Tuesday, June 9, 2009

what's to become of local newsweeklies?

As I've mentioned elsewhere on this blog, I spent a handful of years as a print newspaper reporter. This was in the early years of this decade, before new media platforms posed the obvious and significant threat we're seeing locally, nationally, and internationally. Interestingly, though, two of the papers I worked for at the time--the Fenton Independent and the Holly Herald--folded during my tenure despite the dearth of new media technologies. The complex set of pressures that resulted in their closure exemplify the difficulties of keeping a local paper open even without too much competition. But that's a story for another day.

During those years, my editor was one Phillip Allmen, who currently runs the Milford Times, a print newsweekly owned by Hometown Communications, a local news conglomerate owned by Gannett, a larger news conglomerate. As a former employee of this group, I've been following the impact of the social revolution on these newspapers. Nothing drives home the thorniness of this issue like seeing a good editor and great reporter--Phil is both of these things--struggle to keep his newspaper and his job viable. On June 4, the Milford Times ran this editorial:

As many may have heard, the Observer & Eccentric closed its West Bloomfield, Troy, Rochester, Southfield and Mirror newspapers, with their final publication on May 31.

The Birmingham Eccentric was also on that list, but was revived to a once-a-week paper, after a groundswell of community support and pledges to boost subscriptions and advertising for that edition. It remains a “wait and see” proposition, but the company is willing to give it a try.

A South Oakland Eccentric paper will cover Southfield, Royal Oak, Ferndale and other south central Oakland County communities. The paper will be published on Sundays.

Many people are shocked and dismayed by the loss of the local papers. Many readers of the Milford Times have expressed relief that our paper remains open.

But, it can only survive with the support of the community.

We view the Times' long-standing relationship with the Huron Valley community a partnership. We depend on local advertising and home delivery subscriptions to survive. The community depends on the Milford Times to inform people about all aspects of the Huron Valley, from stories that affect neighborhoods and taxes to spreading the word about fund-raisers, special events and incredible people who do incredible things.

The Milford Times is the county's oldest, continuously published weekly newspaper. We've been around since 1871.

Just as we've promoted the “buy local” concept, in an effort to push local consumers to locally owned stores, we're urging folks to invest, to engage, in the Milford Times. Advertising budgets are tight, we know, and household budgets are also tight, but if we support each other, we'll make it through.

Here's what you can do to help the Milford Times. Urge merchants to advertise. Patronize local merchants who do advertise. Don't forget to tell merchants that you saw their ad in the Milford Times.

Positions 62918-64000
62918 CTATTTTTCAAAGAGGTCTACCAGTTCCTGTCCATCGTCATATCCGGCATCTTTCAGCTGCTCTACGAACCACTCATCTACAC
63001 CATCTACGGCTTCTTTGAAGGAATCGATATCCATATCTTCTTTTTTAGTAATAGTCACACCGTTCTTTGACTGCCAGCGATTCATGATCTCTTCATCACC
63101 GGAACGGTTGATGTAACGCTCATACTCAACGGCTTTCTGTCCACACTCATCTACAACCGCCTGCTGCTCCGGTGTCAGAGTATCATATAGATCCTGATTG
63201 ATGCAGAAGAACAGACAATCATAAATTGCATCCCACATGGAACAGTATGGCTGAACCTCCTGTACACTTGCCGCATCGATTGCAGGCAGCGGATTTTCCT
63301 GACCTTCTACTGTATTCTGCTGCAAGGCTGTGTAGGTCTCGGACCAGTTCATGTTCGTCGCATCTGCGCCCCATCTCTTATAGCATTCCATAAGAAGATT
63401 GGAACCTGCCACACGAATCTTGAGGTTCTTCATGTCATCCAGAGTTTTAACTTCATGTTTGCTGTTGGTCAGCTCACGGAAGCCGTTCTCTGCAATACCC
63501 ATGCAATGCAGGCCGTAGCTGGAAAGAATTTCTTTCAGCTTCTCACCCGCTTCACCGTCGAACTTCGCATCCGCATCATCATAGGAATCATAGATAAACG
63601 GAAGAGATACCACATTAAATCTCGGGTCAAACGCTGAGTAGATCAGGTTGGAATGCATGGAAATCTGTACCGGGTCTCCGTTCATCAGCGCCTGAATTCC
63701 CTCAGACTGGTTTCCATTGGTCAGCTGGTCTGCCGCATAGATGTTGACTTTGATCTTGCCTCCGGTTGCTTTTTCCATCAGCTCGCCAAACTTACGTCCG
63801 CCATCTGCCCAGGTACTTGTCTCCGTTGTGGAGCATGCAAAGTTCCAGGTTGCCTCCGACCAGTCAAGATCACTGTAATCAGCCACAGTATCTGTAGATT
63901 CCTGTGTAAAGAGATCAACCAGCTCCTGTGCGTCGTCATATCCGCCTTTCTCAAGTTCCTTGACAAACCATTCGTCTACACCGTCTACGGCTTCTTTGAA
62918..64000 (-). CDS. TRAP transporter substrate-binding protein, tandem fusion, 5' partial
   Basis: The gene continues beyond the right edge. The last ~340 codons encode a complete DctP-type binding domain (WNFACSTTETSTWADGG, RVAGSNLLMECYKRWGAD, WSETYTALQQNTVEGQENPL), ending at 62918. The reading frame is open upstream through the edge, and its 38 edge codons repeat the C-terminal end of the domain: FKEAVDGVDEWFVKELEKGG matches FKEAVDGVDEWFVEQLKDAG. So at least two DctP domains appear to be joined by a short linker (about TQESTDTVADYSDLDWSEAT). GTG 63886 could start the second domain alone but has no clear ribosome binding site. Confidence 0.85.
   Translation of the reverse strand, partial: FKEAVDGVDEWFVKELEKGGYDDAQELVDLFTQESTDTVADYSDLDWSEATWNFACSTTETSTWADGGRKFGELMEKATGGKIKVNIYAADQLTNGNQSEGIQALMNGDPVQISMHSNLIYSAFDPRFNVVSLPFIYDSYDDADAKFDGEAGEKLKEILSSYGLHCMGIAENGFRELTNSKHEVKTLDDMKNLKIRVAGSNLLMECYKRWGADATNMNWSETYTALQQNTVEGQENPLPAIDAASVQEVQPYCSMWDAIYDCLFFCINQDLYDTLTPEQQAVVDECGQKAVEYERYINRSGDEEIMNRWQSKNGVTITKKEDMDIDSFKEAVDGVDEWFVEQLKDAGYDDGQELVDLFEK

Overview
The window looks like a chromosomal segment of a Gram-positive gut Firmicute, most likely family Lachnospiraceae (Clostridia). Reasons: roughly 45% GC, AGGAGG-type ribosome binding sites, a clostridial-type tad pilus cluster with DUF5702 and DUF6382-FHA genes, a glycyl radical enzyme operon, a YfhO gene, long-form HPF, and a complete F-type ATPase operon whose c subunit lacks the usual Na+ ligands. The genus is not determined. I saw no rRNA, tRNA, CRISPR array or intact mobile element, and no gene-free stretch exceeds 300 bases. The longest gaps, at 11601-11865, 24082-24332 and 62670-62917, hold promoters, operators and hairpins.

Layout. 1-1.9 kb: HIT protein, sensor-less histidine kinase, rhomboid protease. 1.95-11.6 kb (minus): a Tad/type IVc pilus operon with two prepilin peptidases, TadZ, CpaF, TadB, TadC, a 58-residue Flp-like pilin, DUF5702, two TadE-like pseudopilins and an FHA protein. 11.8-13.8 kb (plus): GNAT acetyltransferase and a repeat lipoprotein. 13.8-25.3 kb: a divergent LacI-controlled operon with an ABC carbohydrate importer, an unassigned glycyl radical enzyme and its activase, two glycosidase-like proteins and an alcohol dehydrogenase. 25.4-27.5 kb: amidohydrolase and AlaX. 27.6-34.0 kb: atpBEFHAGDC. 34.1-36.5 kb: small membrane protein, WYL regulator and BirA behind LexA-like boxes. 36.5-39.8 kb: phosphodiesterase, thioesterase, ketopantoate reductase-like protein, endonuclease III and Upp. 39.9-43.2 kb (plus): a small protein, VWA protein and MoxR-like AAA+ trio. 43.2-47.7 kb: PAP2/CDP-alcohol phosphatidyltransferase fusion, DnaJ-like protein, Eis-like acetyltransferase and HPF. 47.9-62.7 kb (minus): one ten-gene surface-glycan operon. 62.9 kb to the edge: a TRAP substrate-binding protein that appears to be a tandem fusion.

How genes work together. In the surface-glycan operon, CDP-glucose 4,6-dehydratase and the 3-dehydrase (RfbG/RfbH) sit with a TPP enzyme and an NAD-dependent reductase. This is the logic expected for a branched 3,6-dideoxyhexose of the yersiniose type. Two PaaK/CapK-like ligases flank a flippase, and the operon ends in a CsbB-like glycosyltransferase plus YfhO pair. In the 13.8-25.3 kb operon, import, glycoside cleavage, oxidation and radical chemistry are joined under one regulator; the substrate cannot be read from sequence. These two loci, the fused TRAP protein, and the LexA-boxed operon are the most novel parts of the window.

Purchase an annual subscription to the paper. The newspaper industry is in transition with print and online editions. But that transition is incomplete as newspapers search for a successful business model that will help sustain local information on the web. So if you read us free online that's fine, but it's important to pay for the print subscription — that's the only way we can afford to sustain that hyper-local Web site.

Each and every issue of the Milford Times contains items that support local causes, local events, local people. We're here to shine the light on the good, to evoke conversations, to support local businesses and to provide a forum for healthy debate on local issues that affect you. We want to be around for many years to come. You can help.

For subscription information, call (866) 887-2737 or for local advertising, call Sue Donovan at (517) 375-1369.

Readers of this blog know I'm fond of the Clay Shirky axiom that "it's not a revolution is nobody loses." In this case, local newspapers--and the communities that rely on it--are big potential losers. As Nieman Journalism Lab Director Joshua Benton pointed out in a recent BBC interview (lol I was part of the conversation too), the decline of print journalism means nobody's going to cover school board issues, community meetings, city council convenings and local elections.

I suspect Joshua and Phillip are right--I suspect that the loss of community newspapers will shift how, when, and why local events get covered. I'm at a loss here. I'd love to know what others think.

1 comment:

Melissa said...

Why can't things like school board issues, community meetings, city council convenings and local elections be covered online? If the coverage is moving to online forums, why can't local news do that too?

Maybe local news outlets don't have as many resources to push their online agenda as larger media outlets do, but they should still make the same jump toward a different, more dynamic economic model, right? And it doesn't mean local pamphlets and handouts won't still exist. It's possible this may trigger a resurgence in that sort of local, grassroots organization, while at the same time witness the rather impressive way in which online forums can bring a group of people together.


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